The Nation’s Official Election Watchdog Is Self-Destructing

Lee Goodman
Former chairman and current member of the FEC, Lee E. Goodman, speaking at the 2014 Liberty Political Action Conference (LPAC)  Photo credit: Gage Skidmore / Flickr (CC BY-SA 2.0)

The former chair of the Federal Election Commission (FEC) believes the agency is doomed to fail because the three Republicans on the six-member panel have no interest in carrying out its mission — to ensure that the electoral process remains fair, open, and free of corruption and bribery.

“What we now have is people who don’t believe in the law and don’t believe in the purpose of the Federal Election Commission as it was enacted,” Commissioner Ann Ravel told WhoWhatWhy in an exclusive interview.

In Washington’s hyper-partisan environment, where compromise is considered weakness, the FEC seems set up to fail. No more than three members of the panel can come from the same party, which practically speaking means that either bloc can obstruct on any issue it wants. But while the commission used to be able to at least get some work done, dysfunction now rules the day.

Ravel, who chaired the commission last year and is now again a regular member, is blunt in blaming the on-going impasse on her Republican colleagues. In May, she told the New York Times that, with the FEC in self-destruct mode, she didn’t see any likelihood of the federal election laws actually being enforced.

Not surprisingly, this high-level dysfunction has devastated morale at the agency. In October, a survey of federal employees rated job satisfaction at the FEC extremely low.

Ravel told WhoWhatWhy that the three Republican appointees to the FEC are opposed to the legislatively prescribed mission of the agency. “It’s because of the ideological views of the [GOP] bloc… that nothing happens.”

She has little hope that the FEC can straighten itself out. But that hasn’t stopped her from trying. Ravel started off her year as chair (the chairmanship rotates among commissioners annually) by inviting employees to participate in a forum on how to improve working conditions at the agency.

“I wanted to have more [forums] but my fellow commissioners refused to agree to pay for it,” complained Ravel. “We had to pay a couple thousand dollars at a theater down the street to hold all the staff and they refused to pay for it.”

To raise employee spirits, Ravel spent her own money to throw a mariachi party with a live band for the staff. The rest of the commissioners had balked at using agency funds for such morale-building — despite the fact that the FEC showed a budget surplus at the end of the year. (One reason for the surplus, of course, was the agency’s inability to mount a full range of investigations or enforcement actions.)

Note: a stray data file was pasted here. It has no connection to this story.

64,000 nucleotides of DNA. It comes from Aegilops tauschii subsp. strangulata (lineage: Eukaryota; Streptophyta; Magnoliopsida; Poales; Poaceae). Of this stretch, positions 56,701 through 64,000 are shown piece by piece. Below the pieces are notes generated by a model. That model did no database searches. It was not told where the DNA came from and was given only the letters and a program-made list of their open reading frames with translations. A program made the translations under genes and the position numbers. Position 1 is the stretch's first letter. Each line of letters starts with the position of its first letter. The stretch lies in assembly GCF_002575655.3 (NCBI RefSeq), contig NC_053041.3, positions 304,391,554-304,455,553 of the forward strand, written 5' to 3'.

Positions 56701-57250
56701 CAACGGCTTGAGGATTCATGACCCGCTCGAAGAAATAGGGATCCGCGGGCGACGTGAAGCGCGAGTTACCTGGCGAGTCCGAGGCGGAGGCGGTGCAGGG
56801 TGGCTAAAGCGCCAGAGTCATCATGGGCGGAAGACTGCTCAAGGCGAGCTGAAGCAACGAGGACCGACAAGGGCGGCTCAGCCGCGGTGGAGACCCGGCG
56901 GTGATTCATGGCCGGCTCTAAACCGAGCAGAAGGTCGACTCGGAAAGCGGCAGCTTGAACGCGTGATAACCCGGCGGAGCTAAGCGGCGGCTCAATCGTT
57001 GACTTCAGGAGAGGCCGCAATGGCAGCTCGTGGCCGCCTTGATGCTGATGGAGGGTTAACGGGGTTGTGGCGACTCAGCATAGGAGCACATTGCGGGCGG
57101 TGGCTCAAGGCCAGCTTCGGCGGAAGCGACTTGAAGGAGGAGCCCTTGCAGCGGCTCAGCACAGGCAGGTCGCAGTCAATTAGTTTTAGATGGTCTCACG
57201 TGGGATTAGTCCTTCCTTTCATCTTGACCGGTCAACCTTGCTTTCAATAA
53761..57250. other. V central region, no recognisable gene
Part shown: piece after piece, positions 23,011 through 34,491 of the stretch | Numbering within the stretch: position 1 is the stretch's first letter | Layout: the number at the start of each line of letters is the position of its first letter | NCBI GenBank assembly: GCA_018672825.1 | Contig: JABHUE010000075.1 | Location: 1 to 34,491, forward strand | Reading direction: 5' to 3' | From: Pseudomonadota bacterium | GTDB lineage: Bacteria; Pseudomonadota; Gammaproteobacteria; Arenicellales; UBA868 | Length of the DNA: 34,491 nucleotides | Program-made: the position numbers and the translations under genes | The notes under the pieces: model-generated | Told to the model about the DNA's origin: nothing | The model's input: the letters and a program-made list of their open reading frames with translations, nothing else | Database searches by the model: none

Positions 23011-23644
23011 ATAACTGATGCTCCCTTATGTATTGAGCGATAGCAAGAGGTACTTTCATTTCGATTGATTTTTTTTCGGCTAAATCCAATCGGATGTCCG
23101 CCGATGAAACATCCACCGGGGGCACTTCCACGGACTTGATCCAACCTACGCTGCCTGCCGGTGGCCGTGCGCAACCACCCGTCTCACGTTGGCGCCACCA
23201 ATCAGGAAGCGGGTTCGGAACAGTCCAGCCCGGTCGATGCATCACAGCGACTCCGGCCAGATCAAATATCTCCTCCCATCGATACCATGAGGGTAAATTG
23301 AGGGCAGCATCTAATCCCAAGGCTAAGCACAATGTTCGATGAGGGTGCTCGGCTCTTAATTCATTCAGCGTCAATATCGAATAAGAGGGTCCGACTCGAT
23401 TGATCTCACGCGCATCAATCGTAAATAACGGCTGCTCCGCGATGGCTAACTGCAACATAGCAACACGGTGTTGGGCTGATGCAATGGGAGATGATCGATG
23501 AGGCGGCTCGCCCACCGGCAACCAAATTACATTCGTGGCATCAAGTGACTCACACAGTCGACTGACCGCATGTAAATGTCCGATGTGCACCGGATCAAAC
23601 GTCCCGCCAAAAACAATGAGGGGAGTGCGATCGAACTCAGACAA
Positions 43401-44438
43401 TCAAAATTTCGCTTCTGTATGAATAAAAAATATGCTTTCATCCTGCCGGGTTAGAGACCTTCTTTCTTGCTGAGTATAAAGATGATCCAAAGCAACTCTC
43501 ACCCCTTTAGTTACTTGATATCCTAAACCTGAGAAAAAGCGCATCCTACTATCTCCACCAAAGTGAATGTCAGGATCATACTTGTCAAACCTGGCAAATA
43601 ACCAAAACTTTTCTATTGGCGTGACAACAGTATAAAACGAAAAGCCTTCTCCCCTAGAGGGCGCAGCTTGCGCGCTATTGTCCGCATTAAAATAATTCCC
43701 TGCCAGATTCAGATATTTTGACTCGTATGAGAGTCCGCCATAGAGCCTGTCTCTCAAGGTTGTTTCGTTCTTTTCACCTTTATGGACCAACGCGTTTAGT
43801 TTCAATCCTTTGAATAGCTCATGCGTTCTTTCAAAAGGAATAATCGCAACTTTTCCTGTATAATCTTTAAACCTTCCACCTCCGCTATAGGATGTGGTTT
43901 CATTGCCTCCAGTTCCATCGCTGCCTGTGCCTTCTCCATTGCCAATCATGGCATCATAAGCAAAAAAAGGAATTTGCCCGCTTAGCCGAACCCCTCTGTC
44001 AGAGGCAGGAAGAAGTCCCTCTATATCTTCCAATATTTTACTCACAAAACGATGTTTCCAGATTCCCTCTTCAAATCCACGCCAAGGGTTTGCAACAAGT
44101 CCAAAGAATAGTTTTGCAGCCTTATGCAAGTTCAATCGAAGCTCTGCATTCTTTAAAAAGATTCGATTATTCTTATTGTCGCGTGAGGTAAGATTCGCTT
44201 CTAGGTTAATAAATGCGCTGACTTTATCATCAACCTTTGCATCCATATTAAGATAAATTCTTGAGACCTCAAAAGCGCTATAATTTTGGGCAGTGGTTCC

Ravel insists that rank-and-file employees believe in the Commission’s mission: “They came here because they think it’s important work — and it is important work. It’s hugely important work.”

The FEC is supposed to ensure that political candidates, parties and committees follow federal election laws when they raise money, spend it and disclose where it came from. However, with more and more money flowing into politics each election cycle, the agency is increasingly overwhelmed.

One symptom of the FEC’s deep dysfunction is its inability — or, as Ravel claims, refusal — to fill vacant positions. This extends well past replacing the commissioners whose terms have expired.

Since 2013, the agency has been unable to hire a replacement for the post of general counsel, which would seem like an essential job for an agency tasked with legal enforcement. In August, under Ravel’s tenure as chair, Daniel Petalas was hired as acting counsel, but the job still lacks a permanent appointee.

For another perspective on the FEC’s problems, WhoWhatWhy reached out to Larry Noble, who held the position of general counsel at the FEC until 2000 and now works for the Campaign Legal Center, an election watchdog group.

“It just shows a total lack of respect for the staff,” Noble said, about the Commission’s leaving the post of general counsel vacant.

“That reflects an outlook that they’re not looking for the best person,” Noble told WhoWhatWhy. “They’re looking for a person who both sides feel will do what they want them to do, and since the commissioners can’t agree on what to do, it makes it very difficult.”

During Noble’s 13 years at the FEC (1987-2000), in-fighting among the politically divided commissioners had already become a problem. Noble said that one of the reasons he resigned was the persistent meddling of the commissioners in the day-to-day work of the staff.

“Some of the commissioners, and it tended to be the Republican commissioners, didn’t want to hear from the office of general counsel. They would say things like, ‘Well, we know what the law is, and we don’t need your advice,’” Noble said.

Referring to the almost total paralysis that partisanship has brought to the FEC Commissioner Ravel said change can only come from outside.

“I think a public outcry is what will cause the change, and more public involvement in the political process,” Ravel told WhoWhatWhy. “Understanding that [we] need to hold our elected officials accountable.”

“The problem of the FEC has to do in part with how the appointments have been made,” Ravel said. “In many cases those appointments have been ceded to the majority leaders and minority leaders in Congress to choose.” That’s a problem because, for example, Mitch McConnell (R-KY), the current Senate majority leader, “has explicitly said on many occasions that he does not believe in campaign finance rules.”


Related front page panorama photo credit: Adapted by WhoWhatWhy from Fox (peggycadigan / Flickr – CC BY 2.0)

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